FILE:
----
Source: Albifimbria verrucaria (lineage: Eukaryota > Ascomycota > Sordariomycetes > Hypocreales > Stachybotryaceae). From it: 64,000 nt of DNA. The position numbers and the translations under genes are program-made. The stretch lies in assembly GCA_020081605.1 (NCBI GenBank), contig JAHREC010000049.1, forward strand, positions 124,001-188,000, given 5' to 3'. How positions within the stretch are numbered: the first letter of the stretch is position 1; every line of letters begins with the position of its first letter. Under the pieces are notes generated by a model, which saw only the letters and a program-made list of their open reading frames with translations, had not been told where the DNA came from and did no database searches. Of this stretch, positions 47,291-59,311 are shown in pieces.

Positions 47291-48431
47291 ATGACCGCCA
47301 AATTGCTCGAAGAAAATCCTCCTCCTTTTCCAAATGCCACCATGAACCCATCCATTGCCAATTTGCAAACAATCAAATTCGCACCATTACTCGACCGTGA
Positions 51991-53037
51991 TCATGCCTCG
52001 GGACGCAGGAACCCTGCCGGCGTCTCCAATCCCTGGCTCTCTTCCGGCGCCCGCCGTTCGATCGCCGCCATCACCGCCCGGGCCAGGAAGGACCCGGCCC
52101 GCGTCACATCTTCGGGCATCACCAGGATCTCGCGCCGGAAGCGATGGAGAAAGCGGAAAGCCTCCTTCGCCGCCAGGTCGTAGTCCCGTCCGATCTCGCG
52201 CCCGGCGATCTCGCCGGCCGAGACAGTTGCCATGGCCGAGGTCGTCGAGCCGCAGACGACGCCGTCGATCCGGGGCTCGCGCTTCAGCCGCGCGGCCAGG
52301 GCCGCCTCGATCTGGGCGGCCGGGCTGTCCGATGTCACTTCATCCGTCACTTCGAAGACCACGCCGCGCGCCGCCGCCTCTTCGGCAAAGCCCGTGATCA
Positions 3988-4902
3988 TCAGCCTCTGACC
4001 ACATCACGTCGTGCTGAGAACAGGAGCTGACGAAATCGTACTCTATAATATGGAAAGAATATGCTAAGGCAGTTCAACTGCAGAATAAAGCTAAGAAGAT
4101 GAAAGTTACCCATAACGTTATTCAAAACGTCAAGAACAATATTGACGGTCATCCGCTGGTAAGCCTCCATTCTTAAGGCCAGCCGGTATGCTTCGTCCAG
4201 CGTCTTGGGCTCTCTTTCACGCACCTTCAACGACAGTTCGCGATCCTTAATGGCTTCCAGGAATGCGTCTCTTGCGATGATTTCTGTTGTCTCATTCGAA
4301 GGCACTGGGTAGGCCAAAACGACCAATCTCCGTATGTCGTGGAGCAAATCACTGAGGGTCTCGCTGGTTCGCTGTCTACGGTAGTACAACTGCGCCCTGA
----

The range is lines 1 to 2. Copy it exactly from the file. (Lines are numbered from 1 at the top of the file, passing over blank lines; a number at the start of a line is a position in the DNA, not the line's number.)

Source: Albifimbria verrucaria (lineage: Eukaryota > Ascomycota > Sordariomycetes > Hypocreales > Stachybotryaceae). From it: 64,000 nt of DNA. The position numbers and the translations under genes are program-made. The stretch lies in assembly GCA_020081605.1 (NCBI GenBank), contig JAHREC010000049.1, forward strand, positions 124,001-188,000, given 5' to 3'. How positions within the stretch are numbered: the first letter of the stretch is position 1; every line of letters begins with the position of its first letter. Under the pieces are notes generated by a model, which saw only the letters and a program-made list of their open reading frames with translations, had not been told where the DNA came from and did no database searches. Of this stretch, positions 47,291-59,311 are shown in pieces.

Positions 47291-48431